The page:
Winner’s Curse by Marie Rutkoski is about Kestrel, a seventeen year old Valorian, who’s the daughter of the general. In a land where you are either in the military or married, Kestrel must find a way to achieve happiness with her inevitable decision but her life becomes derailed when she buys a Herrani slave.

Let me begin by saying that Kestrel is a badass and by far one of the best heroines I’ve read in a long time. Since the invention of Katniss, female protagonists in YA fiction are all great fighters or fast runners or the chosen one with all the good magic. What happened to the Hermiones? To the girls who use their brain to outwit their opponents? That girl has returned and her name is Kestrel Trajan. Although Kestrel is the daughter of a general and receives combat lessons on the regular, she is not a good fighter or does she pretends to be. She is a strategist. Throughout the novel, Kestrel’s father possesses strong philosophies of war and weakness and winning. Kestrel listens intently and manages to use other people’s weakness to defeat them. She outwits her father, the leader of the Herrani revolution, and the emperor. Winner’s Curse is a love story that takes its time to build a world of powerful empires and forbidden love.winner's curse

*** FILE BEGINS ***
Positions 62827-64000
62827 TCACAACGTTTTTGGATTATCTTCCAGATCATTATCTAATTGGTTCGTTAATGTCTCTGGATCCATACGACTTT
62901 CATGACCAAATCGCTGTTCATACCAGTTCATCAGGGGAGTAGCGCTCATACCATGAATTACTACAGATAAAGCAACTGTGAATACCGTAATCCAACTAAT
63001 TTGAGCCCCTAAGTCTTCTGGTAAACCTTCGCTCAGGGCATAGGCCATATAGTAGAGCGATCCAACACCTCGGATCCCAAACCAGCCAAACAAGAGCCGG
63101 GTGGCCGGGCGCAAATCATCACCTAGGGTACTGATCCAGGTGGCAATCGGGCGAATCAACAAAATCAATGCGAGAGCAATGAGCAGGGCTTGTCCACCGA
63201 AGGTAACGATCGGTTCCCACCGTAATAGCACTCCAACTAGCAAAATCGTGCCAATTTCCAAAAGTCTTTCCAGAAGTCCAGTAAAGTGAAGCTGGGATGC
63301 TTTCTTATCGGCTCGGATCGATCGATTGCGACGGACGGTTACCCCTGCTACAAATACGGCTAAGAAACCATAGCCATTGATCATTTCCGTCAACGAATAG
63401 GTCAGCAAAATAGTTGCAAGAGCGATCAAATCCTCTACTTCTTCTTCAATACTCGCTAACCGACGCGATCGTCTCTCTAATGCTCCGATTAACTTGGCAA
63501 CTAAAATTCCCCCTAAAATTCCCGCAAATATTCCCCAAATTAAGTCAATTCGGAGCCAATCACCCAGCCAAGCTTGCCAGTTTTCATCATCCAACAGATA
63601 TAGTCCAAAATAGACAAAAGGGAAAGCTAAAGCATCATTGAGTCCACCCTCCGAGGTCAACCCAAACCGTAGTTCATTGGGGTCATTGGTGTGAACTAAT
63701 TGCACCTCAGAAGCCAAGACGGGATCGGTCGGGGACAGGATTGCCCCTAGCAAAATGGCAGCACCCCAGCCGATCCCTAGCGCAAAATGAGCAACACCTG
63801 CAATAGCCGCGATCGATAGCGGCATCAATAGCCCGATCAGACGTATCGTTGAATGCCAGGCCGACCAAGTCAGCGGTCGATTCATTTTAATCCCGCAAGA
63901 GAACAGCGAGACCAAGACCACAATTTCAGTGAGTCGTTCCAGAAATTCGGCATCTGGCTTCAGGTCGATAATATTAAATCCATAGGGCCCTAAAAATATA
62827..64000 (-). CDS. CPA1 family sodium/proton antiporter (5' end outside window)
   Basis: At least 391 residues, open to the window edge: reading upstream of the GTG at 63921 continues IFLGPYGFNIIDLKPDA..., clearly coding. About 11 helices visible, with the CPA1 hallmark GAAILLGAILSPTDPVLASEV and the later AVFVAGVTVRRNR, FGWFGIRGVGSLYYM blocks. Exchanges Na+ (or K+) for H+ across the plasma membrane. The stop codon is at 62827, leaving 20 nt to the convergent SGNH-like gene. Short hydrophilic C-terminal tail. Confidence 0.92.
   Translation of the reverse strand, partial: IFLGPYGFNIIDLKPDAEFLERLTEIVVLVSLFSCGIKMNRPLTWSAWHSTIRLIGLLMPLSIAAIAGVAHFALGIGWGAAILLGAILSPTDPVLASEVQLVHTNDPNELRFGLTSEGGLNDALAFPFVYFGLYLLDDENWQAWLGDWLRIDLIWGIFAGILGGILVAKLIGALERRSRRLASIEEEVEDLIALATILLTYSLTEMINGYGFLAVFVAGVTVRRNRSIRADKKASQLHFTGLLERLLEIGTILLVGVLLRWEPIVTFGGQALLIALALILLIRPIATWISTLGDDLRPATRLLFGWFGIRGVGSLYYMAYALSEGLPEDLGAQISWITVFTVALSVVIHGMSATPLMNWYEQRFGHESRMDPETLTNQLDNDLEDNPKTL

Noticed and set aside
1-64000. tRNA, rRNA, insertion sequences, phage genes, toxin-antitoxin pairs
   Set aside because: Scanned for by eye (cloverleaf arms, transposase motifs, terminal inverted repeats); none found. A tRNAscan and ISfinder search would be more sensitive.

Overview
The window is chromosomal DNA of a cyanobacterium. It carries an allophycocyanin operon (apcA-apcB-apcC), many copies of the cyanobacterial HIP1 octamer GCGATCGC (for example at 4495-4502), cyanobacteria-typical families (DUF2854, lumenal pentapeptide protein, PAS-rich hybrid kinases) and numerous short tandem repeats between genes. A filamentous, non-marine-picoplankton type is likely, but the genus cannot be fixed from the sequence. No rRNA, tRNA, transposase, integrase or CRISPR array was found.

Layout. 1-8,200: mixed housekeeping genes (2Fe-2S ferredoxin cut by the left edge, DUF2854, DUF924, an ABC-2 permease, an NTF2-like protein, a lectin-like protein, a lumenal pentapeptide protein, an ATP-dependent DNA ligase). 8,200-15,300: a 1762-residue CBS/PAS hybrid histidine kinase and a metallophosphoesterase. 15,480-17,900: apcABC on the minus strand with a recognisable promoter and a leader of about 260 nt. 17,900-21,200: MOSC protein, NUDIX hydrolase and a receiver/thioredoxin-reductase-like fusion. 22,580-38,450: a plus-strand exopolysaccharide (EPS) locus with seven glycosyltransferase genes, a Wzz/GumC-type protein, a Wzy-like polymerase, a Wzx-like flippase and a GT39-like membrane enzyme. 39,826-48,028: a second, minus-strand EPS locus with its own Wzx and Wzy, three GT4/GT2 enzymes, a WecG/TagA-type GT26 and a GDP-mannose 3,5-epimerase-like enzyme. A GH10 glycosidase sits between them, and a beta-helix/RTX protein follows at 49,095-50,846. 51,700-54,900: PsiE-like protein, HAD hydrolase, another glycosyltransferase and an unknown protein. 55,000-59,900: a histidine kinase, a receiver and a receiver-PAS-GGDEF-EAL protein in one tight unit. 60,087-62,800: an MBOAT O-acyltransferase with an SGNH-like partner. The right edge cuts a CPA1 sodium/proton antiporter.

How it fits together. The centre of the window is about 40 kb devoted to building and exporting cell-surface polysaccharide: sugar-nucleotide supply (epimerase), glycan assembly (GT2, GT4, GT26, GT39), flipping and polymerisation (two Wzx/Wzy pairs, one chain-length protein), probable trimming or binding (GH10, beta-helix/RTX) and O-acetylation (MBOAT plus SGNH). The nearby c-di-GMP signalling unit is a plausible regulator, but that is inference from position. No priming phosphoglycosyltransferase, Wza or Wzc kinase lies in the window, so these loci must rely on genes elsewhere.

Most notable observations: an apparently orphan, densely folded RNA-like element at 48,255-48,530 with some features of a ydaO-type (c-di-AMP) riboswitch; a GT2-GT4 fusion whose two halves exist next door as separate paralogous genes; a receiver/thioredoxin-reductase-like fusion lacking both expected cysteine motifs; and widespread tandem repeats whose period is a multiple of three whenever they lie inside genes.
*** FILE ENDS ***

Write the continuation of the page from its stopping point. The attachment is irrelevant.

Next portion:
Verdict: Both novels are beautifully written and have powerful themes. Liars is very black and white. It’s about a girl who doesn’t like her family and manipulative granddad and makes a horrible mistake-that’s it. After the tragedy, the family doesn’t change. They relish in their new celebrity status. Cady says she’s changed because she no longer “suffers fools” but because the story ends so abruptly, we don’t know if she truly changed. Does she do charity work? Does she go to college and become a different person than her family? We don’t know. Liars is a great story but there are no other themes or lessons other than there are consequences to your actions-very black and white.

Winner’s Curse however contains many gray areas. It’s not just a love story but about a girl who struggles with her duty to her people and her father or helping the slaves and the man she loves. It’s not just about war but about defeating your opponents through their weaknesses-love, gossip, and pride. It’s about the choices one makes to let a loved one go and the sacrifice of oneself for the greater good. Winner’s is slow and purposeful and exciting.

Although We Were Liars is a literary novel and deemed “good literature” and Winner’s Curse is a fantasy, Winner’s Curse possesses more themes and life lessons.

Winner: The Winner’s Curse